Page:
Falling asleep at the wheel has become a common cause of accidents in Washington state, especially in rural areas that have long, empty roads.
Most of the recent accidents have been semi-truck drivers falling asleep at the wheel. This is not an uncommon occurrence because truckers have been known to drive through the night to ensure that their load is delivered on time.
But lately, more people have been involved in accidents from falling asleep at the wheel. For example, the 18-20 year old age group was proved in one study to be involved in five times more fatigue-related accidents and near-accidents than any other group. This can be contributed to their general lack of driving experience paired with notoriously irregular sleep patterns.
According to the National Highway Traffic Safety Administration, approximately 100,000 car accidents each year are the direct result of people falling asleep at the wheel. Not only that, but these 100,000 car accidents related to falling asleep at the wheel are the cause of over 1,500 deaths and over 70,000 injuries annually, in addition to significant amounts of property damage each year.
There are some warning signs that people should watch for:
- Can’t remember the last few miles driven.
- Hit a rumble strip or drift from your lane.
- Keep pulling your vehicle back into the lane.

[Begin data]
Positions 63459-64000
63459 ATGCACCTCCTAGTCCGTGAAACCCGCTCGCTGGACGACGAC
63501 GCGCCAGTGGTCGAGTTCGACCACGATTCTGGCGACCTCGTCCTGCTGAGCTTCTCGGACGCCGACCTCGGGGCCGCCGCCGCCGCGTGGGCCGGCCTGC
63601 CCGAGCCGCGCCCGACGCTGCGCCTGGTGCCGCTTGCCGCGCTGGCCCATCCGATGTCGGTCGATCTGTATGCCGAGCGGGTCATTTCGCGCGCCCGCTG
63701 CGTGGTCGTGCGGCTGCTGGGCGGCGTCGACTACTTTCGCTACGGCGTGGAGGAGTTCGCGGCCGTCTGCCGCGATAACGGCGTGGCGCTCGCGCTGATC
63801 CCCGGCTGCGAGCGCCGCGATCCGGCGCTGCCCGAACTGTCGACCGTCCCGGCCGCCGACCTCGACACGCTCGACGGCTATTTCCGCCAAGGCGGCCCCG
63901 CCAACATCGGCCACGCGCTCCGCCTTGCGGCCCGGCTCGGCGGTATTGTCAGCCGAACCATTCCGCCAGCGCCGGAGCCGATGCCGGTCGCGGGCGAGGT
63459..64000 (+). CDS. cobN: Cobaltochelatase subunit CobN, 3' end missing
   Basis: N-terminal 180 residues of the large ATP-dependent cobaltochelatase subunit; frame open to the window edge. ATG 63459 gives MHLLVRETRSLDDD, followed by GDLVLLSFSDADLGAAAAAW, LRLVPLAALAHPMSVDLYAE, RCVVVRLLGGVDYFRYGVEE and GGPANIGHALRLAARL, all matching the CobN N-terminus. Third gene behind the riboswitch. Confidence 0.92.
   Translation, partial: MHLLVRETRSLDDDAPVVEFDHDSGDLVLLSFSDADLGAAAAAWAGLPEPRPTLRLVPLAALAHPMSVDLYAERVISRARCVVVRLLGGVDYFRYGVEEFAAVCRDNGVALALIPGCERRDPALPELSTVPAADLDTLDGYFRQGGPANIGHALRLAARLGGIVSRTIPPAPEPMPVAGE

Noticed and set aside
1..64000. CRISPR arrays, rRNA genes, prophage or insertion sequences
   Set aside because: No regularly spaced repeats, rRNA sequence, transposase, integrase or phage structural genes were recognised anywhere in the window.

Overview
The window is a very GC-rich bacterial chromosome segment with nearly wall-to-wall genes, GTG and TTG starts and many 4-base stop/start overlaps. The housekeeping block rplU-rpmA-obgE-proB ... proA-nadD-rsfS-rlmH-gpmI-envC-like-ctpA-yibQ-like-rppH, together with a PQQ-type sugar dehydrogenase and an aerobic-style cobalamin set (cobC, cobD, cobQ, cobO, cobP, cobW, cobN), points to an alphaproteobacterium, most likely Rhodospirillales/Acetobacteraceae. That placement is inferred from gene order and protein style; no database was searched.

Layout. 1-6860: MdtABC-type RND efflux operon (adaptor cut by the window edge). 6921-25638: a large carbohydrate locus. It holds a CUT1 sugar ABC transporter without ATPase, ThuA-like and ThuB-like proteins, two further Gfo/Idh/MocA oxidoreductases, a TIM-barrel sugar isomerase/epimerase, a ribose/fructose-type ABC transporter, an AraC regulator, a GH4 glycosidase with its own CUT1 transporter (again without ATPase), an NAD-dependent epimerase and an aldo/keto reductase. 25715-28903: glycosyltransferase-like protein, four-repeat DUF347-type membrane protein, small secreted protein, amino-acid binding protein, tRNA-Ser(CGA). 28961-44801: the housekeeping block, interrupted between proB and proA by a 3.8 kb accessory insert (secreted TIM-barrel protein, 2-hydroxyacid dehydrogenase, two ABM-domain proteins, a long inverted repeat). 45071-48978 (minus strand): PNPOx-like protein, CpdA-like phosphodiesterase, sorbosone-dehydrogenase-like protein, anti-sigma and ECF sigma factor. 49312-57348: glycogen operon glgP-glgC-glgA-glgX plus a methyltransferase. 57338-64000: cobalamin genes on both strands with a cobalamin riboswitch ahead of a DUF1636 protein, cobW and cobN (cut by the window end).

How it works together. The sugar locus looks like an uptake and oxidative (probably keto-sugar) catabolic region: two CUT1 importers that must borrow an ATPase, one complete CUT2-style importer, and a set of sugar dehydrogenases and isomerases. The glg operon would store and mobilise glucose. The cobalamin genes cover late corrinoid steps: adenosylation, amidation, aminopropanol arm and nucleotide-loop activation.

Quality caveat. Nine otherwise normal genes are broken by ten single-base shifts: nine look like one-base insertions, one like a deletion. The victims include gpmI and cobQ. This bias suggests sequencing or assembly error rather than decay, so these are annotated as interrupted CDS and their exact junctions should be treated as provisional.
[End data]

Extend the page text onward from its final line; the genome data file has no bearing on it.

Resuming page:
- Find yourself daydreaming or not paying attention
- Yawn repeatedly or keep shifting in your seat.
- Have difficulty focusing or keeping your eyes open and your head up.
- Tailgate or miss traffic signs.
- Barely avoid collisions with objects or other cars
There are a few ways to prevent falling asleep at the wheel before you even start driving. If you are planning a long trip make sure to get at least six hours of sleep or more beforehand. Also plan on driving during the day and stopping at a hotel at night so that you’re not tempted to drive when you’re tired. If you are driving with another person, be sure to switch off and keep each other awake. To avoid feeling tired at the wheel, follow these tips, and if you still feel fatigued, pull over in a parking lot or rest stop to take a nap.
- Stay well hydrated. Drink cold water instead of caffeinated beverages. They will help you stay awake without making you feel anxious or restless and caffeine is only a temporary kick but can leave you even more tired once it wears off.
- Stop every 100 miles, or if you are on a short trip but feel yourself getting drowsy, pull over and stretch. The exercise will increase circulation to your muscles and brain.
- Don’t take any medications with diphenhydramine (such as cold, flu, or allergy medicine) that can greatly increase drowsiness.
According to a study by Farmer’s Insurance, more than 10% of drivers admit to having fallen asleep at the wheel, while more than 20 percent say they have momentarily dozed while driving, according to the study of 1,024 drivers.
Falling asleep at the wheel is referred to as “the silent killer” because it is so often overlooked by police because they are not trained to detect sleep-related crashes or whether someone was driving while dangerously drowsy. There have been many cases of police pulling over driver’s that seemed to be driving drunk but were only drowsy. It has become a serious problem on our roads today and you can help by following the suggestions listed above. Keep yourself, and others, safe by preventing accidents caused by drowsy driving and falling asleep at the wheel.